The Bible is not as difficult to understand as most people think it is.


The Bible was written in Hebrew (Old Testament) and Greek (New Testament). All Bibles today are translations from those two languages.

There are now more than a dozen major English translations, and all of them are adequately accurate for conveying the meanings contained in the Hebrew and Greek manuscripts. We don’t need to worry about whether or not a particular Bible is a ‘true’ Bible because excellent translation has gone into all of them.

Ideally, to capture depth of meaning, each paragraph from the Bible should be read concurrently in several different translations.


Many people ignore the Bible with the excuse that it can be interpreted to say anything anyone wants it to say.

That often happens when words are pulled out of context by persons wanting to use a Bible quotation to defend a particular pre-determined view. But, as with any document, intelligent understanding requires that words be read in context and interpreted by the other words and concepts in the same document. Read in its entirety, the Bible is its own best interpreter… and it’s consistent.

The Bible uses metaphors, similes, parables and other figures of speech, like we use them in expressions today. The rule for interpretation is that if the literal words make sense, read it literally. A figurative meaning should be accepted only if the literal meaning doesn’t fit the context or doesn’t fit other portions clearly addressing the subject.

The Bible should be read simply for what it says, no more and no less.

When reading the Bible, it’s helpful to always remember that the Old Testament is background for the New Testament, and that the New Testament is good news about God’s offer of new life for us and about how this life should be lived out.


Because the Bible is a spiritual book, it helps to have spiritual assistance. The same Holy Spirit who inspired the Bible writers to write it now helps readers to understand it (see Topic 19). This is why the Bible is such a profound book. A professor can spend a lifetime studying the Bible and still not exhaust it, and yet an uneducated person can read from it (or listen to it) for the first time and understand what’s needed for him at that moment.

We don’t have to rely upon a priest, pastor or churchman to tell us what God is saying. We can learn from God directly by reading the Bible.


The term Bible study is a frequently used Christian expression. People say they’re doing a Bible study, in a Bible study, going to a Bible study, etc.

This refers to the way many Christians, alone or in groups, carefully investigate the exact words of the Bible; often with the assistance of other books and commentaries. They probe, cross-reference, challenge and share understanding.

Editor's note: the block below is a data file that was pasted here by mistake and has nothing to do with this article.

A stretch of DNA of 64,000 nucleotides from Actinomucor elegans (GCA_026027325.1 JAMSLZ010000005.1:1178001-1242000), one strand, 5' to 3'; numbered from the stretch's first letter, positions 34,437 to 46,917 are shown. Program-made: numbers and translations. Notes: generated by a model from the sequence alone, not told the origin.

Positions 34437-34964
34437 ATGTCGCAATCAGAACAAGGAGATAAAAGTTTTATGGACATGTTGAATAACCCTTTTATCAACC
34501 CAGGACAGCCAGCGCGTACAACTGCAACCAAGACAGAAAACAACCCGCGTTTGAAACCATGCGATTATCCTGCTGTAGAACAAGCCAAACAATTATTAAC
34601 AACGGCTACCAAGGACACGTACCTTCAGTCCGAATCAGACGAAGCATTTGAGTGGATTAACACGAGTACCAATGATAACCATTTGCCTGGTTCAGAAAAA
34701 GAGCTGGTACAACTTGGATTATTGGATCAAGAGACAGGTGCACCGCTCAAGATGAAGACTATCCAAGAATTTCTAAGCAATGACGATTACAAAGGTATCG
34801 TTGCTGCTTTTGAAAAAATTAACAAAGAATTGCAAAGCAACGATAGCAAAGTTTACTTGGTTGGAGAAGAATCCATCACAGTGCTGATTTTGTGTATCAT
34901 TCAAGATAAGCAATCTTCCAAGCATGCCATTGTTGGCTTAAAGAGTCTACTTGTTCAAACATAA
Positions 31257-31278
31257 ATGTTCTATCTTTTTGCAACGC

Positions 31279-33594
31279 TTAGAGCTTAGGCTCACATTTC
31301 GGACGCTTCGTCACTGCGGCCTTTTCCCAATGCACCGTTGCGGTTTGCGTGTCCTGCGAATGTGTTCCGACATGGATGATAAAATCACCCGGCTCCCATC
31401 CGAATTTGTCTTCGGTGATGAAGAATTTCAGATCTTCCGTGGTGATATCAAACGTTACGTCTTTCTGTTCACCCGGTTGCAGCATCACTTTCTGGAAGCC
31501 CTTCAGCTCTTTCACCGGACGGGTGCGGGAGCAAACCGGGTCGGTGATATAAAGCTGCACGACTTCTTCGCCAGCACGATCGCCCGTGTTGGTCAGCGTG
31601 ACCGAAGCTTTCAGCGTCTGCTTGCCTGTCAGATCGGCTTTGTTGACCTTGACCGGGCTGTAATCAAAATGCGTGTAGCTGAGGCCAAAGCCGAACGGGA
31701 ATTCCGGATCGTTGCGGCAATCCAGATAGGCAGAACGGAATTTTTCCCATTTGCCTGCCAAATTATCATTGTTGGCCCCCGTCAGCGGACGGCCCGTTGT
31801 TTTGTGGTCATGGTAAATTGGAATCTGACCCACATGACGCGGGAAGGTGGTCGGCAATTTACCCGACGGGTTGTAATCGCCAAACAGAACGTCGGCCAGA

Intensive study of the Bible, with an open spirit, provides great understanding of God’s plan and purpose for our lives.


Like food and exercise, a ‘little and often’ is the best approach to Bible study. We need to take time to digest what we’ve just read.

The real test of our sincerity is not how much we’ve read, or how often we’ve read it, but how much we’ve understood and obeyed, and how we’re applying it to our life. Bible study always requires a personal response.

We should never use the Bible as a lucky dip or horoscope by just opening it at random and expecting some magic word or thought. It’s the Word of God and we must study it seriously, carefully and methodically.

NOTE: The inset seen here is a portion of a page from the NASB Interlinear Greek/English New Testament, Zondervan Publishing House. Other translations have comparable interlinear versions.

How to read the Bible with precision without learning Greek ...

Except for clergymen and scholars, very few people can read Greek. However, scholars have created what’s known as Greek/English inter­ linear Bibles, which show the actual Greek words on one line and the closest English equivalents directly below on the next line. Because an interlinear Bible has not been smoothed for differences in language structure, it’s more difficult to read than a translation, but it’s excellent for capturing meaning. It’s not necessary for an ordinary person to read from the original Greek text, or even from a Greek/English interlinear, but it’s an option for anyone who wants to study the Bible in depth.

This is an example of scripture direct from the Greek manuscript.

Greek cannot be translated word­for­word into English.

Some smoothing, and some judgment, is necessary in rendering a translation.

The judgment factor can be removed by reading from a Greek/English interlinear (like this) or by reading several translations simultaneously.

Posted in Bible Survey.